The Greatest Lawyer Movies of All Time: The Verdict
- Oct 14, 2016
- Entertainment, Legal Movies
Paul Newman as lawyer and struggling alcoholic Frank Galvin.
This week, in my ongoing search for the Greatest Lawyer Movies of All Time, I decided to re-watch #10 on the ABA’s Top 25…
1982 dir. Sidney Lumet
Some movie lawyers are noble. Some are cruel, or cold, or just in it for the money. In “The Verdict,” Frank Galvin represents the movie lawyer at his most pathetic. His law practice in shambles, Galvin is a hard-drinking ambulance chaser, a pariah who crashes funerals and wanders through the world in a half-drunken stupor. The few cases he can still get he mostly loses; he barely tries anymore. His life is a bad lawyer joke, but it’s not funny, it’s just sad.
Galvin is played by Paul Newman, though, so you also can’t help but like him, no matter how hollowed out he is. Then a case falls in his lap that reopens his eyes to the world. He starts to care again – not just about winning, but about the truth, and justice, and doing the right thing, whatever that means.
This arc should sound familiar by now. Part of the lawyer movie genre’s built-in appeal is the idea of redemption. Lawyers can represent the best and worst of us – our highest ideals and our basest instincts. That’s why so many lawyer movies are about moral reawakenings. They offer the idea that one good case can give a man back his soul.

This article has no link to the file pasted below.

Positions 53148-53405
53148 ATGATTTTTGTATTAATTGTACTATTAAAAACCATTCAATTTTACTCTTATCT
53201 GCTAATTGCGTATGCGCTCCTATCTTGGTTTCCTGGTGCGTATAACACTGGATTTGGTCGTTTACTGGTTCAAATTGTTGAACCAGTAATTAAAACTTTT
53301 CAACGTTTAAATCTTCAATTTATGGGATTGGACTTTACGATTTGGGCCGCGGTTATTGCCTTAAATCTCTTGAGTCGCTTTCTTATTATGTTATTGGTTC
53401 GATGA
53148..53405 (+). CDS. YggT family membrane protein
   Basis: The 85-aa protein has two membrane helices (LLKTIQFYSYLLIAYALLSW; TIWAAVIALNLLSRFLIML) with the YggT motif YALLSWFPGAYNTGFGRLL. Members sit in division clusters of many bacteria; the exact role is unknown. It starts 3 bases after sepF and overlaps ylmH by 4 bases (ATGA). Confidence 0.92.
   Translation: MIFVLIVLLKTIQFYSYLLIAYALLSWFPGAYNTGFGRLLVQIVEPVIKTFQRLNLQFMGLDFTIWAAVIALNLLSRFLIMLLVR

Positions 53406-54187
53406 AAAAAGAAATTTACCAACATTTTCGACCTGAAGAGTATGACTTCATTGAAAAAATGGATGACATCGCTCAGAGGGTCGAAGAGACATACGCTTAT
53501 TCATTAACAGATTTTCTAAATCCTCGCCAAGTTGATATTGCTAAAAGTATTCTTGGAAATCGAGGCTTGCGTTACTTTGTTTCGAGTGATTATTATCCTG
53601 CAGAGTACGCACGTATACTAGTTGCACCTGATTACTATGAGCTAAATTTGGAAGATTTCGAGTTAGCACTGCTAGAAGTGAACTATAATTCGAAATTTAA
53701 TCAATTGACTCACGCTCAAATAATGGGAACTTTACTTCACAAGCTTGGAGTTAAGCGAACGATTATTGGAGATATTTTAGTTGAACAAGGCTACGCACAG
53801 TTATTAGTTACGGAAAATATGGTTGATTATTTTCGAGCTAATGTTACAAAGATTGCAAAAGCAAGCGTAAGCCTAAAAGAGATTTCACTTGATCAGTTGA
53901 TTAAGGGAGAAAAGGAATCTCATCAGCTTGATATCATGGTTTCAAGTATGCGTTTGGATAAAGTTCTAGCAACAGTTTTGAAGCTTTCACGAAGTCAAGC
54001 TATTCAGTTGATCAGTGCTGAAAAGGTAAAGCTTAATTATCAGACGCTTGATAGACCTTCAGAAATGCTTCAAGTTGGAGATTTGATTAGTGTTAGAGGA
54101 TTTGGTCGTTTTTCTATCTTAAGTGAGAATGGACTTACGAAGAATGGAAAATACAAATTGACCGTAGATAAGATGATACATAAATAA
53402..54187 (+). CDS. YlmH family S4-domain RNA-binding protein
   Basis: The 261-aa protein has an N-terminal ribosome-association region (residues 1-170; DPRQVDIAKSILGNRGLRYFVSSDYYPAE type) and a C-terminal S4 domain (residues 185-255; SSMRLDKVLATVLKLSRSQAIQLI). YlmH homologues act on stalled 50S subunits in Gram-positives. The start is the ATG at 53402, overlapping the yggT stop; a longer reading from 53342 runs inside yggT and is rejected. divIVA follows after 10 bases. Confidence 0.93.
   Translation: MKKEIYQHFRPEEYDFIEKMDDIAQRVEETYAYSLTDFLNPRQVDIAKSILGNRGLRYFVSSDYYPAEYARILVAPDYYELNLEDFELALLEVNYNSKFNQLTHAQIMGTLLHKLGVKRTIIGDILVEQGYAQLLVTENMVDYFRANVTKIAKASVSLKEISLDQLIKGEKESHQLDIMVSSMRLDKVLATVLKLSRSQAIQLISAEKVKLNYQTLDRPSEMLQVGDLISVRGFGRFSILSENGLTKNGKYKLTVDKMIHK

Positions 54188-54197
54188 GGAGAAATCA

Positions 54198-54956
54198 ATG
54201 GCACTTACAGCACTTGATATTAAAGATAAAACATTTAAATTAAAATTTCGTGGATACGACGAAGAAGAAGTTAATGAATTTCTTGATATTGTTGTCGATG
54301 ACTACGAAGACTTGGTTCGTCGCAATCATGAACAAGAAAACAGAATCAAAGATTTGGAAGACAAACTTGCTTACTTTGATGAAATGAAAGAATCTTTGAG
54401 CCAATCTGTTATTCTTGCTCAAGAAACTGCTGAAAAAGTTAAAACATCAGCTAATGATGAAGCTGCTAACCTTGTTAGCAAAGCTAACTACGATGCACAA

What makes “The Verdict” so good is the understated way it goes about telling this redemption story. Paul Newman gives a remarkable, quiet performance. Even at trial, his voice remains low and weary. Galvin seems to be in a perpetual daze, like he can hardly believe what’s happening to him and how he’s changing. When he makes his closing statements, he does so humbly.
The script by David Mamet and the direction by Sidney Lumet are both equally restrained. The film takes its time and lets silences linger. The style works well because the story itself is fairly modest. The bad guys are bad, but they’re not evil. The stakes are high, but not life-or-death. It’s a personal injury case, and the verdict in question won’t change the world. But it means something. At least the lawyer who’s arguing it.
“The Verdict” can currently be streamed on Netflix and rented on iTunes and Amazon. Check it out. As far as lawyer movies go, it’s a classic.
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